Regarding challenges... the song "Otis" came out of an interest in writing a song about elevators.  It's actually become a fan favorite, but when I started, I thought, "how can you write a song that won't be boring?"  Then [drummer] Gerald [Dowd] mentioned the Otis Company, and I thought that was the hook.  Then I added in how the 13th floor is often missing, and I had this vision of heading downtown.

Some of the underlying themes... the underlying emotions are important.  With Recess, there are lots of songs about freedom, so you step outside the situation and think about how that applies.

You know, I've written exactly one kids' song, and that was for puppets, so emotional underpinning isn't my strength.  But more than any other kids' artist, your songs tap into some deep emotional well inside me.  As a songwriter, how do you tap into those emotions?

It's a little mysterious -- I'm tapping into some deep-seated emotions inside myself.  The story tells itself in some manner.  Like on "School's Out," there's that feeling of love.  The boy says "don't want to make you cry," even though this will be gone.  That has resonance.  The subjects they're studying, at first, they were just details I filled in at the beginning of the song -- knights in armor, math, and outer space, all standing tall.  But at the end, they mean something more.  Stuff comes out and it's emotionally resonant.

With "Trick or Treat," of course, I had to write a Halloween song, but don't care really about the holiday.  I had this memory of my brother sorting out candy, which became the line "put every piece in alphabetical order."  Or the "sky halfway dark," reflecting the passing of fall.  It's a fun rock song, but it's emotionally resonant to me.  It makes that connection for me.  When I hear others' reactions, I think, "Oh, good, that worked for me, but not just me."

It can be any other art -- the connections they make is why I keep songwriting.

Transient

I also wanted to say how I much I liked the comment you made in the Recess review about "Redbird" and the journey from freedom to unconditional love.  Because when I wrote the song, I wondered, does this make any sense on the album?  Did it feel right?  When I read your comment, I saw that it did.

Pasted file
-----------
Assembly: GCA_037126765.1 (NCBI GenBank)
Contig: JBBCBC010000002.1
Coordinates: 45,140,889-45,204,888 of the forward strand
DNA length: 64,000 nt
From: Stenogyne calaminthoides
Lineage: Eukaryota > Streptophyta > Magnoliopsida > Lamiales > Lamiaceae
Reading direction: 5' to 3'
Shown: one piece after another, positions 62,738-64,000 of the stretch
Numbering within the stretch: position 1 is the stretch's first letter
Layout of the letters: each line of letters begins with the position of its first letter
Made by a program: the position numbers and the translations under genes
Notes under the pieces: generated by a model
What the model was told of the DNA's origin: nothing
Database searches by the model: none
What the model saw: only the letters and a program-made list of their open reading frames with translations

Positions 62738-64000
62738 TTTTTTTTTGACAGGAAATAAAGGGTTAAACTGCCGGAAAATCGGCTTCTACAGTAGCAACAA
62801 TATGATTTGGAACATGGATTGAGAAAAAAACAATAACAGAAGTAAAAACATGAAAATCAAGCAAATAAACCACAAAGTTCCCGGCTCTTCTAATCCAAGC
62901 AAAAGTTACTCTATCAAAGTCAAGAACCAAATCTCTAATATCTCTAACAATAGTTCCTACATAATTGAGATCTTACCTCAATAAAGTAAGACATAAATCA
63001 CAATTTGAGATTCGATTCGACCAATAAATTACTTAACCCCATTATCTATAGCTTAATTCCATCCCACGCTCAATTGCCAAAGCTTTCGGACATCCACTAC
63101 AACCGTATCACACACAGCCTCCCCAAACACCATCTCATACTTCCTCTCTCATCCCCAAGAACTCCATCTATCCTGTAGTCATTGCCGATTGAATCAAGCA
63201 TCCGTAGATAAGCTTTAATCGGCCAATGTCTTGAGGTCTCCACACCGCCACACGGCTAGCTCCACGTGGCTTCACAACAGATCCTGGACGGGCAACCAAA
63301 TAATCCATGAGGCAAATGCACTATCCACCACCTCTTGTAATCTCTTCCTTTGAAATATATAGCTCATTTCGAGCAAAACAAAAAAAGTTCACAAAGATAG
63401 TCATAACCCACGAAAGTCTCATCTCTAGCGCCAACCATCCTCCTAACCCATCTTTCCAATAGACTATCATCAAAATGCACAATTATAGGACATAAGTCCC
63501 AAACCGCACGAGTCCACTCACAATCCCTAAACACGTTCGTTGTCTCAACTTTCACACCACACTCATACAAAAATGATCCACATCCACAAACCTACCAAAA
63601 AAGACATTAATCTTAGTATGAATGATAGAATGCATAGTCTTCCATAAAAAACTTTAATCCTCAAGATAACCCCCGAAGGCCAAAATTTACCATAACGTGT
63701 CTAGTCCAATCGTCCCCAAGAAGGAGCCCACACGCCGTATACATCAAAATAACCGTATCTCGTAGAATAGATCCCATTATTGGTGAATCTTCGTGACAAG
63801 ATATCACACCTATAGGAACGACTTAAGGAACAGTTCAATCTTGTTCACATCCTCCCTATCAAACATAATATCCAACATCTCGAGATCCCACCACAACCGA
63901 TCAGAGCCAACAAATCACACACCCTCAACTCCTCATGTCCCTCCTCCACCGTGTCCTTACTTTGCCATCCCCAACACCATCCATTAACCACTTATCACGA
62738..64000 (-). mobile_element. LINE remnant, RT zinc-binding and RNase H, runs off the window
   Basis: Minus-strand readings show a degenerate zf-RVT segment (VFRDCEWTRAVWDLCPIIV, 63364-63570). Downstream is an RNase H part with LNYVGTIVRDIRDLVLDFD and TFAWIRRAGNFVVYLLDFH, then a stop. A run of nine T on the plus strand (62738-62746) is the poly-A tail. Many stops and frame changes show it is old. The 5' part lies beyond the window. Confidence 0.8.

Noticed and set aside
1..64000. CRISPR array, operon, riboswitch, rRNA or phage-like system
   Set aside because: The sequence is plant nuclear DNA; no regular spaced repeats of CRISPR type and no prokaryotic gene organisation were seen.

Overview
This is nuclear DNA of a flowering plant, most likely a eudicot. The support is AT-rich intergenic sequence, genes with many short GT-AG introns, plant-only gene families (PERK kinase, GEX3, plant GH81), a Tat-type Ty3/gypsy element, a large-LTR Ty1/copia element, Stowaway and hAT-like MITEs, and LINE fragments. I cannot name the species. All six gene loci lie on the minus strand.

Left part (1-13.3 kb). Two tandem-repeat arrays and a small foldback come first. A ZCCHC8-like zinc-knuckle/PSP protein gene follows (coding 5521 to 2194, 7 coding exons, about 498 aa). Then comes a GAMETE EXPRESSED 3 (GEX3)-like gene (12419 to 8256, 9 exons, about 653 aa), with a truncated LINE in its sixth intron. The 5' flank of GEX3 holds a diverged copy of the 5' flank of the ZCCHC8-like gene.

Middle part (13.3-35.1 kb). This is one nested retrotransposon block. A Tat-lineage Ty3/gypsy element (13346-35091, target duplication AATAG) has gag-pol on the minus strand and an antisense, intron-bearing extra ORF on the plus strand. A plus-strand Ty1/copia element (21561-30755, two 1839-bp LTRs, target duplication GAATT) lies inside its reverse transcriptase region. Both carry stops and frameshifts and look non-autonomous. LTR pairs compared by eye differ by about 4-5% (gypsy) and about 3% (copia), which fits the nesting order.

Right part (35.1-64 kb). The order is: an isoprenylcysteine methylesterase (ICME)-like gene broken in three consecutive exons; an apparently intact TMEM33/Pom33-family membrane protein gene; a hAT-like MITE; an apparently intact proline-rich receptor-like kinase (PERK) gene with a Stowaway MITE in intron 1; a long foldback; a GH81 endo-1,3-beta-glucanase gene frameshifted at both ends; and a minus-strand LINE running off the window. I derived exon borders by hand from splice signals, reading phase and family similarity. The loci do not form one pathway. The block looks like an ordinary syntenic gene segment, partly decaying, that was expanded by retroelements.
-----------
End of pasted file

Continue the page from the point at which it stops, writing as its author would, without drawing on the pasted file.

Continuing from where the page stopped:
Besides the emotional connection, you use dedications more than other musicians.  Some are pretty obvious, like the song about a dog ("Every Little Step") is dedicated to, well, your dog, but others?

Sometimes they're very specific.  Like on  "Sandcastle" [from Meltdown!] I wrote it thinking about a friend (an adult) who'd recently lost his mother.  I also dedicated "Doctor Doctor" [Way Out] to her, she was a doctor and also a friend to me. It's a song about a kid scared getting shots.  I also remembered how I felt when I'd been bit by a chipmunk and had to get shots.

Sometimes they're a bit of an afterthought.  On "Wild Ones" [from Lullaby]... I'd always had a connection with Pierre by Maurice Sendak.  Sendak died while I was working on that song, so it was a bit of a tribute to him.  I just remembered the joy of reading in bed... Have you seen the documentary Spike Jonze did on him [Tell Them Anything you Want] while filming Where the Wild Things Are?

I haven't, actually.

You should.  He was such a curmudgeon, his only friends are his dogs.  He says, "I didn't choose to write children's books -- this is just what I do."

There's something about kids' metaphors for grief about a friend's mother dying, or memories.  Something about that is emotionally resonant.  I love the connection it creates with families.

I'm getting a lots of notes from families with school starting saying they're playing "Giant Sized Butterflies."  I make a connection with myself, but some is so much of a surprise to me -- after the fact, I say, "Oh, wow."

So how are you going to challenge yourself in the future?

I've got a couple different ideas.  One is I've talked with a couple theatres about writing a musical, writing new songs.

I've long thought that Fountains of Wayne songs would make a great musical.

Yeah... you know, Robbie Fulks has been playing these shows on Monday night and he played "Prom Theme" -- that sort of aching nostalgia is like the high school version of what I'm trying to do, like the Beach Boys songs about the end of summer heartbreak.

And then for the longest time, I've wanted to do an album of Craig Wright songs.  A few years ago, I recorded him singing some unreleased songs of his.  He's one of my favorite songwriters.  Maybe after all this work for Lullaby and Recess I'll just book some studio time and record it.

And you're working on a couple books -- are they finished?

For one book the artwork is almost finished. It's by a great illustrator called Christian Robinson -- it'll be out a year from now.  (The other book has a story.)  It's taken awhile, but I've made some changes.  I've done it twice, and it's gotten better.  It's in rhyming verse and features a character in "Billy the Bully," Sally McCabe, and tells the story from her perspective.

Photo credit: Todd Rosenberg